Highly touted transfers finally have their day

Tuesday, October 24, 2006
Brandon Foust

After a year of practicing with the Redhawks, Foust and Rembert will make their debuts.

Brandon Foust and Mike Rembert patiently bided their time last season -- but they admit that doing nothing but practice got a bit old.

Now, however, Southeast Missouri State's highly anticipated transfers are ready to take the court in earnest -- and ready, they say, to help the Redhawks rebound from last year's 7-20 record and 10th-place Ohio Valley Conference finish.

Mike Rembert

"Man, I can't wait," Foust said Monday evening as the Redhawks held their annual media day at the Show Me Center. "I can't wait for Nov. 2 [when Southeast opens its exhibition schedule].

"Even though it's only an exhibition, it's going to be great to get on the court for a game again."

Added Rembert, "It's been tough to sit out that whole year. I'm really excited about the season."

Foust, a 6-foot-6, 215-pound junior forward, and Rembert, a 6-9, 250-pound junior center, both could not participate in games last season under NCAA transfer rules.

Foust came to Southeast from Oklahoma, while Rembert began his college career at Bradley.

Neither player put up big numbers at his former school, primarily because of a lack of playing time that basically led to the transfers.

But both were touted recruits coming out of high school, drew raves from former Southeast coach Gary Garner during their practice time last season and have also impressed first-year Redhawks' coach Scott Edgar.

"I'm very happy with them," Edgar said. "They're still shaking off the rust from sitting out, but they're both capable of having big years for us.

"They came from programs with higher prominence than Southeast Missouri, but you couldn't tell it by the way they've really fit in. They have great character."

The high-flying Foust, a native of Columbus, Ohio, was a consensus top-75 national recruit as a high school senior.

As a freshman at Oklahoma in 2003-2004, Foust averaged 4.1 points and 2.8 rebounds per game. He began to blossom toward the end of the season, scoring a career-high 19 points against LSU and scoring 11 points against Texas.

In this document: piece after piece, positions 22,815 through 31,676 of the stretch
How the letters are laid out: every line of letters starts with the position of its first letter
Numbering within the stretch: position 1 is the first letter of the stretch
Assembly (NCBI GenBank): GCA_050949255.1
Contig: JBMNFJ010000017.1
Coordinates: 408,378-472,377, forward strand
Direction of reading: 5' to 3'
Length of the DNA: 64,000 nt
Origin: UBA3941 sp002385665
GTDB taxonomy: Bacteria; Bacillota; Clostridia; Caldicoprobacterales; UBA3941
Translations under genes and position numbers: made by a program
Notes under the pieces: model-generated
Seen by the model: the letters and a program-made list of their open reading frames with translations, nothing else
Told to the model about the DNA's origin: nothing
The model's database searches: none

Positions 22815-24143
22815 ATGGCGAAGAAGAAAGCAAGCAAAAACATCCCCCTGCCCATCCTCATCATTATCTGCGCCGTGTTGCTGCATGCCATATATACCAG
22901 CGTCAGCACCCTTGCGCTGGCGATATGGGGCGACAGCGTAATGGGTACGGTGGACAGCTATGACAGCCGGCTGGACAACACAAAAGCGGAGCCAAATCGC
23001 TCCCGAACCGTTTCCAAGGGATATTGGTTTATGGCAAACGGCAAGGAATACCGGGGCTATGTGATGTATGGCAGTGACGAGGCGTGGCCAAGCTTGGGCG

But Oklahoma moved Foust to the two-guard position in his sophomore season and he just never felt comfortable there as his playing time dwindled. He averaged 2.8 points in five games before leaving at the end of the first semester.

"I just wanted more playing time," Foust said.

Foust's relationship with Southeast assistant coach Toby Lane, who formerly was on Oklahoma's staff, helped steer him to Cape Girardeau.

"Me and coach Lane had a little connection," Foust said. "That's mainly why I'm here, but I'm really happy I came."

The rugged Rembert, who is from Chicago, saw limited time in his two seasons at Bradley --primarily because he was buried behind two of the premier players in the Missouri Valley Conference, including Patrick O'Bryant, an NBA lottery pick this year.

Rembert averaged about two points per game with the Braves, but he shot 50.5 percent from the field as a sophomore.

"We didn't know at the time he O'Bryant was going to be the No. 9 pick in the draft," Rembert said, laughing. "I just wanted more playing time."

Southeast's game at Bradley during Rembert's freshman season with the Braves indirectly helped steer him to Cape Girardeau, with an assist from Redhawks assistant Ronnie Dean.

"Coach Dean remembered me when we played them my freshman year," Rembert said. "When I decided to transfer, he talked to me. I really like it here. It's comfortable."

As difficult as it was to sit out last year -- particularly with the way the Redhawks' season went -- Foust and Rembert both said having each other to lean on made things easier.

"It was tough, and when we started losing it got real frustrating because I know I could have helped," Foust said. "But we were there for each other. It would have been hard if I was the only one sitting out, but we did it together."

Said Rembert, "It was frustrating, especially when the team is going 7-20. You wish you could help. But we used each other for support. It would have been tough to do it alone."

Foust and Rembert are among the many first-year Southeast players being counted on to help the Redhawks bounce back from last year's disappointing season that led to Garner's dismissal.

Only three players -- guards Terrick Willoughby and Paul Paradoski, along with little-used center Tyrell White -- played more than three games a year ago.

A fourth player, guard David Johnson, missed all but three games with an injury.

The rest of the 13-player roster will be wearing Southeast uniforms for the first time -- but Foust and Rembert say not to worry.

"I think we're going to have a really good year," Rembert said. "I definitely think we'll be able to bring some people back to the Show Me Center."

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